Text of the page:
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Taylor: GOP can win by modernizing Broken Windows policing


America is experiencing a resurgence in violence not seen since President Bill Clinton resided in the White House. In Washington, the headlines tell the story: an 18-year-old woman found dead in a hotel room, a man shot near Dupont Circle, and a married father of three fighting for his life after a suspected carjacker assault.

In fact, a Harvard CAPS-Harris poll conducted in January “found crime and drugs ranked fourth out of the 30 issues Americans believe are most important right now, beating out healthcare, education and the national debt.”

The situation is dire, and we don’t have the luxury of dismissing any solutions shown to be effective. To reclaim our cities from violence and lawlessness, we need to revive and modernize Broken Windows policing, and Republican officials and candidates should lead the way this election year.

While violent crimes like murder and assault rightfully grab headlines, a quick walk around most city centers today reveals seemingly insignificant laws being ignored practically everywhere, from drug use to public urination to shoplifting, and defacement of private and public property.

Policies championed by many mayors and city councils and a lack of reliable enforcement signal weakness and a lack of accountability to criminals who are growing more and more confident in their heinous acts.

The problem of low-level lawlessness leading to an escalation of violent crime is precisely what Broken Windows policing was designed to solve — and it worked.

New York City serves as a prime example of the positive effect Broken Windows policies can have. In the 1990s, NYC was grappling with a severe crime epidemic and urban decay. Residents faced daily challenges related to public safety in a city that had become synonymous with criminal activity. The crime rate was skyrocketing, leaving residents and visitors alike feeling insecure.

Sounds familiar, right? Fortunately for New Yorkers at the time, the tide shifted in 1994.

The New York Police Department — with the strong support of the city’s administration — began cracking down on quality-of-life crimes like fare evasion, public drinking and vandalism. Taking care of these seemingly minor offenses, the police were able to create an environment that discouraged criminal activity.

As a result, NYC’s crime rate plummeted by 56 percent between 1990 and 2000, and homicides dropped by 70 percent. A well-documented urban revitalization was able to take root in America’s largest city and would prove to be the envy of large cities worldwide.

Broken Windows strategies were successful in other cities, too. During the same period, crime rates dropped significantly in Los Angeles, Boston and Chicago, demonstrating its wide applicability and effectiveness. Cities that experienced the positive effects of Broken Windows policing reported an improvement in residents’ overall quality of life, safer streets, cleaner neighborhoods, and an enhanced sense of security.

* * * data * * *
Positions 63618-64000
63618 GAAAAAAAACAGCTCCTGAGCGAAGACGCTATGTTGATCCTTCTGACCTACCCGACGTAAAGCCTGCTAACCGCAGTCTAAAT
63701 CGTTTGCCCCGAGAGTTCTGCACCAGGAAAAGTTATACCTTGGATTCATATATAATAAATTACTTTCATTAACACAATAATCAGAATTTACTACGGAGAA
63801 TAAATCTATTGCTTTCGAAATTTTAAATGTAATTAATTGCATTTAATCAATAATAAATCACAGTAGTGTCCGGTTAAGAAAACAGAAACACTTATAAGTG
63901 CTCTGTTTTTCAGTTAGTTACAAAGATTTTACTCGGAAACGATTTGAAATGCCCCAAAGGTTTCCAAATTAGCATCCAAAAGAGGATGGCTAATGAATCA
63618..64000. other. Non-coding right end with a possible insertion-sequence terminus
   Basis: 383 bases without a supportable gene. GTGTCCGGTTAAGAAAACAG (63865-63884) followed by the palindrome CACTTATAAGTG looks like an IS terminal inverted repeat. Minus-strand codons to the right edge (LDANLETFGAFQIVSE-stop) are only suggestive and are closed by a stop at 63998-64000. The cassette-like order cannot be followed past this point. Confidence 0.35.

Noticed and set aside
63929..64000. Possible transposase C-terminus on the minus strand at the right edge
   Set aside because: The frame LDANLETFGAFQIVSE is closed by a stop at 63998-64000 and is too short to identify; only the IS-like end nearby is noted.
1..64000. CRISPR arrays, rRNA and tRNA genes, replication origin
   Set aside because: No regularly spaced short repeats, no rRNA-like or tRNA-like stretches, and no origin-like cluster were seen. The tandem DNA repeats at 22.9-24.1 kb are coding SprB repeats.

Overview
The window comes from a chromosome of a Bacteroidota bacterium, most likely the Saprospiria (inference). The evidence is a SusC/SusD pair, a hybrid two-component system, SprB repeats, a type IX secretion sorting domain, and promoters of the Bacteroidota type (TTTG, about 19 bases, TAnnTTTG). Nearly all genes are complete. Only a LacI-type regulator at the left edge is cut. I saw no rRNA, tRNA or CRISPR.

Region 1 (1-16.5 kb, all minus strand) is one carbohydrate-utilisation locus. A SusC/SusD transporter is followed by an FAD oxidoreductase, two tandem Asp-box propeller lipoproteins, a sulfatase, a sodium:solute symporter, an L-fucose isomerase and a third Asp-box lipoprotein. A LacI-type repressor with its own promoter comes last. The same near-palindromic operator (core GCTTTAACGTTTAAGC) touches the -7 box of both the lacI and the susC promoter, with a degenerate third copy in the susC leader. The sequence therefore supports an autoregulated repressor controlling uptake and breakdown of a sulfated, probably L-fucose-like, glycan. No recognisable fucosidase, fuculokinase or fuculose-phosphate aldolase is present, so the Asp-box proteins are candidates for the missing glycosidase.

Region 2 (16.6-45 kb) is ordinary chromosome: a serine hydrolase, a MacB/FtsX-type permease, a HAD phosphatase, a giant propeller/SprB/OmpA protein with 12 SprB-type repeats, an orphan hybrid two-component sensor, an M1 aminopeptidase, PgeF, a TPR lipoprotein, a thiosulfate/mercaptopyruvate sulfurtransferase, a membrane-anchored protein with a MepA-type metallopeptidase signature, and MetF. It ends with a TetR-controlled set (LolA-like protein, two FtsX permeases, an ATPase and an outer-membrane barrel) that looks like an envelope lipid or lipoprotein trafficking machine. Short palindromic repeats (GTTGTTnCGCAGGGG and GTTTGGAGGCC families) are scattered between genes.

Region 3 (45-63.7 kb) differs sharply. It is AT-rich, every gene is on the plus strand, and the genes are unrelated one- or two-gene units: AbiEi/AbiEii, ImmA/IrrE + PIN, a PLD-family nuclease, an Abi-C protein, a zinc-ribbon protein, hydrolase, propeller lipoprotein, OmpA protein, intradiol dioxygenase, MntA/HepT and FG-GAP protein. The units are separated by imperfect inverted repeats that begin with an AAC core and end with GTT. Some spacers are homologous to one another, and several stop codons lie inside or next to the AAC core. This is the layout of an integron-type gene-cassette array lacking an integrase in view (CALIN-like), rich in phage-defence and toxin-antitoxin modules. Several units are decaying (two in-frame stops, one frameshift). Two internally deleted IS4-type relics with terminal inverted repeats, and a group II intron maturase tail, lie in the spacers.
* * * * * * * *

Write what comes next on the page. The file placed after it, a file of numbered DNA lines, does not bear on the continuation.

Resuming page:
However, after an initial wave of accolades, Broken Windows policing was subjected to a critical reassessment. Concerns that these policies perpetuate inequalities in the criminal justice system, harm minority communities, overload an already crowded prison system, and criminalize poverty — and challenges to their overall effectiveness — were raised by academics and advocates. They argue tackling minor offenses doesn’t necessarily reduce major crimes because there is no empirical evidence. As the volume of critics and the prevailing politics of cities changed, Broken Windows policing fell out of vogue.

Concerns like these are valid, but the pendulum has now swung too far back toward lawlessness. What can’t be disputed is that proactive policing in the past coincided with significant drops in overall crime rates. Protecting individual rights and promoting proactive law enforcement don’t have to be mutually exclusive. These policies can work for everyone by striking a balance between those two objectives with a specific focus on ensuring constitutionally sound policing is practiced, not just preached.

The world has changed fundamentally since the first days of Broken Windows policing was conceived and instituted, and in some ways for the better. Let’s apply what we have learned in the intervening time and apply those lessons to create a Broken Windows 2.0. It’s time for a community-based approach that combines proactive law enforcement efforts with social interventions and protects minority communities from discriminative over-policing.

This could be achieved through more visible regular foot patrols, extensive training in de-escalation methods, establishing community policing centers, and integrating better data-driven policing. America cannot fail on our watch.

Our children deserve to learn, play and live free of fear. This isn’t about going back to the past. This can be a winning issue for Republicans this election, but it is also about evolving a proven strategy to save our country and deliver justice.

Ryan J. Taylor is a Republican senior public affairs strategist at Forbes Tate Partners in Washington.